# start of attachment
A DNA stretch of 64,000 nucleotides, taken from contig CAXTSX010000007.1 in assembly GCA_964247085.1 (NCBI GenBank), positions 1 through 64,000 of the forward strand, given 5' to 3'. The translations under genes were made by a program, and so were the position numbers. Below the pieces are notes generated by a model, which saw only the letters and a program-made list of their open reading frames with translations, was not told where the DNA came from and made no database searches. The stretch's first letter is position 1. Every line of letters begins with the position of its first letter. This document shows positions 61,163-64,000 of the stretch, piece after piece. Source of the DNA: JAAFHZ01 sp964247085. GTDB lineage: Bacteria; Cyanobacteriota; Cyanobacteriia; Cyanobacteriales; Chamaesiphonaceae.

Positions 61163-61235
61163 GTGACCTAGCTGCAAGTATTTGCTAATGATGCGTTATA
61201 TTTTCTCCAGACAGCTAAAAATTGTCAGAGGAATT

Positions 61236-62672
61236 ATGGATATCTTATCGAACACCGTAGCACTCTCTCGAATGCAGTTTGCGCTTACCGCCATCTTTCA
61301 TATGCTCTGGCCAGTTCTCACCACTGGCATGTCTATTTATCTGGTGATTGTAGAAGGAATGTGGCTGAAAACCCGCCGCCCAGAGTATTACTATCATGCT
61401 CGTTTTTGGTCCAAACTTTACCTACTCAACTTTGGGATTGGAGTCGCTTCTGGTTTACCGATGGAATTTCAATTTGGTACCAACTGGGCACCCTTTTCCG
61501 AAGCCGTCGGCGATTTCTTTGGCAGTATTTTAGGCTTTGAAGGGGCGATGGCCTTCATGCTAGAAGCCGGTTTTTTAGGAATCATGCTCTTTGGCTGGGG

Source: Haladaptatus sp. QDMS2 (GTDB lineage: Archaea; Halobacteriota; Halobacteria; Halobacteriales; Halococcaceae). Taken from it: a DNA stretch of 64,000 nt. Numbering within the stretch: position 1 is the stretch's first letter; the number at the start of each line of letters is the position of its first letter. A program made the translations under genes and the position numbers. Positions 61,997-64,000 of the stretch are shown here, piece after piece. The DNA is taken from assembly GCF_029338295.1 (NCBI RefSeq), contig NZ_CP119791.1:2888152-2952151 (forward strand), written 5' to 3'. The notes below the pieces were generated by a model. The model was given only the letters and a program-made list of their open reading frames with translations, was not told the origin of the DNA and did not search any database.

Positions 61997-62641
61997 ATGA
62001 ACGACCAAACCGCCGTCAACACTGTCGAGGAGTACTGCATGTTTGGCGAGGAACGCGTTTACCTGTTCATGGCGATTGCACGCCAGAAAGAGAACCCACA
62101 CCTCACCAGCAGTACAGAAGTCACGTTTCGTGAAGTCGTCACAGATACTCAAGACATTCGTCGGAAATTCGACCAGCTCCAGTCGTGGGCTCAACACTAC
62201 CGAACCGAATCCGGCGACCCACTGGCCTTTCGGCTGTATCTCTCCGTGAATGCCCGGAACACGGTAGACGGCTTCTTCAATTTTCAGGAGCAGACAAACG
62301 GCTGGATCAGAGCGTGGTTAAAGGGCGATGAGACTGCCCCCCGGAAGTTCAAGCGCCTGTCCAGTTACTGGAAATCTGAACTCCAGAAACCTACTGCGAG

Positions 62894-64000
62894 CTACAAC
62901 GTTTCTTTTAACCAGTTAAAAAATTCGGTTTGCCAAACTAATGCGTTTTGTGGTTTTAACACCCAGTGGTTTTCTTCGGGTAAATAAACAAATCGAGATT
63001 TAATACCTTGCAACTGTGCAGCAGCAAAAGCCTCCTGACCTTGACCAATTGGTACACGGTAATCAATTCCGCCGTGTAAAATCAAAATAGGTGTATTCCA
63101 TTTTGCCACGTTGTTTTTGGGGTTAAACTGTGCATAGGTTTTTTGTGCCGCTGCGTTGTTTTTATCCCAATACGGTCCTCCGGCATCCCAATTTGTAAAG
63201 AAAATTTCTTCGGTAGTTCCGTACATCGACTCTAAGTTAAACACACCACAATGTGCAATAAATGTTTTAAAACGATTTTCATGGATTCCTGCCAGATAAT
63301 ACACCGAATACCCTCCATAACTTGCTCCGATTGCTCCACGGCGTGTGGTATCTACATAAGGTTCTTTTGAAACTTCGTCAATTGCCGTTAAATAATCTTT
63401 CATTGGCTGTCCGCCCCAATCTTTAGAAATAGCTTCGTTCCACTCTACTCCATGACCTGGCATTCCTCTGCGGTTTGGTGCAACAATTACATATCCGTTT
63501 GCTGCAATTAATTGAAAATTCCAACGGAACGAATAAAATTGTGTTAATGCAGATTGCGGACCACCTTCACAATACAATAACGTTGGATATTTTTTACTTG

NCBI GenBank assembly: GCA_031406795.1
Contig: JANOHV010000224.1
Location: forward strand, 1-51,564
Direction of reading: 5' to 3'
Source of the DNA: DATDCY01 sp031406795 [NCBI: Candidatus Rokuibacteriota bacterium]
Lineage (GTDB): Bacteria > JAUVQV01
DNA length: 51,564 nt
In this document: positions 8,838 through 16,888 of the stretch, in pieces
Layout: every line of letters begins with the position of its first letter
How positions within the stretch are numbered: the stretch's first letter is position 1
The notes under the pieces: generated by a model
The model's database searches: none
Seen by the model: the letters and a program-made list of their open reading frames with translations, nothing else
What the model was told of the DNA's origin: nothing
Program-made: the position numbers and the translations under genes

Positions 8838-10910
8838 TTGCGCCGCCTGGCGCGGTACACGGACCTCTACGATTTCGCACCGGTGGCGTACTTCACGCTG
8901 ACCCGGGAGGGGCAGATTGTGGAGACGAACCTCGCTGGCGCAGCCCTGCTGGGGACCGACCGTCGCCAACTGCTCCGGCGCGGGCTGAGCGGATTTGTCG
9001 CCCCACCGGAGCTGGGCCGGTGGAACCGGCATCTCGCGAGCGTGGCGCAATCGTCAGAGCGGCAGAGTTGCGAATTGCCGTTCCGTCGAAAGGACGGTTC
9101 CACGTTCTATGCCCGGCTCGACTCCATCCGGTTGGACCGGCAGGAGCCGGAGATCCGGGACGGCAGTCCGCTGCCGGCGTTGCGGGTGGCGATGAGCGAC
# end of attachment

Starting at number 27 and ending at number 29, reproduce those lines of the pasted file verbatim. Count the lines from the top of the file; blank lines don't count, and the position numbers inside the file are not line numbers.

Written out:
Contig: JANOHV010000224.1
Location: forward strand, 1-51,564
Direction of reading: 5' to 3'